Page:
Hopeful parents can either choose a foster care adoption, an international adoption, or a private domestic infant adoption to add to their family. Many who desire to adopt a baby end up choosing the last path, and our sister agency American Adoptions can guide them through this process.

Adoption involves a pregnant woman choosing an adoptive family for her baby and, typically, maintaining some kind of open adoption contact as the baby grows up.

So, why do hopeful parents choose adoption after failed embryo cryopreservation?

  • They are comfortable having no genetic connection to their child.
  • They do not wish to spend thousands more dollars on assisted reproductive technologies.
  • They want to give a child in need a loving home with their family.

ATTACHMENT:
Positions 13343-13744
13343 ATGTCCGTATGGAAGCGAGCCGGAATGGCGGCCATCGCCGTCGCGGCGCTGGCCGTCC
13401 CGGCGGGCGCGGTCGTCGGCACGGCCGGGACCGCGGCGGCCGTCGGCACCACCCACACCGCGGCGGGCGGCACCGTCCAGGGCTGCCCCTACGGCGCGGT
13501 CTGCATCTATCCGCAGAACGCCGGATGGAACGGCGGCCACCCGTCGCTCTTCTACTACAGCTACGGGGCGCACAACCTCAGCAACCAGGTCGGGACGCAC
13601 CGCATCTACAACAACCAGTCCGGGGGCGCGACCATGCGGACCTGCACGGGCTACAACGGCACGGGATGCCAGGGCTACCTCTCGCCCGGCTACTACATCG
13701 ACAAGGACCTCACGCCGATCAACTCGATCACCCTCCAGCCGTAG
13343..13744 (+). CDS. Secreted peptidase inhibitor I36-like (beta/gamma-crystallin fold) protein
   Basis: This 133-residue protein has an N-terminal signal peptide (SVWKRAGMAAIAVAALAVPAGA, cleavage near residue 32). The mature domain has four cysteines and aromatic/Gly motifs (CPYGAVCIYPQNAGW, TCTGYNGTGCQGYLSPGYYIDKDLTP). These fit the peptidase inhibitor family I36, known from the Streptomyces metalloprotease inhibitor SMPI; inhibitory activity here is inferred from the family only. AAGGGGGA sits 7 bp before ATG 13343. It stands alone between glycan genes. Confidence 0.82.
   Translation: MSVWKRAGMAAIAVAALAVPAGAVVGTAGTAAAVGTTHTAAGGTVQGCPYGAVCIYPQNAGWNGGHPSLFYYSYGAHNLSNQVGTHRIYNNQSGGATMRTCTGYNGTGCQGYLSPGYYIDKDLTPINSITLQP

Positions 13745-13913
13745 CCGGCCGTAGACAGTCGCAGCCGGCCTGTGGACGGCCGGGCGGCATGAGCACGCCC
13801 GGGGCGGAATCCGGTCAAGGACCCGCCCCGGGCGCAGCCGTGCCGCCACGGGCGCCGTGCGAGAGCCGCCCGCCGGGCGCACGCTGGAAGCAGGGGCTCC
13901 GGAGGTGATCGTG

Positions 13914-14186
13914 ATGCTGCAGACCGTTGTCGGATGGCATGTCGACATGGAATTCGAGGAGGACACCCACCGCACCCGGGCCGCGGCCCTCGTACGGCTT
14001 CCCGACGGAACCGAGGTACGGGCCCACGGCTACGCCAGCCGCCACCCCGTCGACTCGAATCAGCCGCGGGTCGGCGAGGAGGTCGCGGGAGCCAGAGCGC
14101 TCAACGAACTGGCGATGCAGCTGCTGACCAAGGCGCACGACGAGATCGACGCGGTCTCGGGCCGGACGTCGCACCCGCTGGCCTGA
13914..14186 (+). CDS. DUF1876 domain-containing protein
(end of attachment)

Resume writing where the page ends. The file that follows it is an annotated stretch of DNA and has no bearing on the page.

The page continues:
• They are comfortable with and excited to have a relationship with their baby’s birth mother.

Many adoptive families have gone through infertility struggles before deciding on adoption, and adoption specialists are trained to counsel these families through the grief of the infertility process. To talk to a specialist about whether adoption is right for you, call 1-800-ADOPTION today.

Moving forward from a loss of frozen embryos — such as in the two notable clinic failures listed above— can be an emotionally difficult thing to do. Remember, just because you don’t have any frozen embryos does not mean you can’t be a parent.

There is a family-building path out there for you. Let us help you find it.

Get to Know Program Director Angie for National Social Work Month

For those who don’t know, March is National Social Work Month, and we’re taking this chance to highlight the amazing work that our social workers do within American Surrogacy. Surrogacy is a practically and emotionally challenging process, and we are proud to count trained and certified social workers as some of the critical professionals that guide our intended parents and surrogates through this family-building process.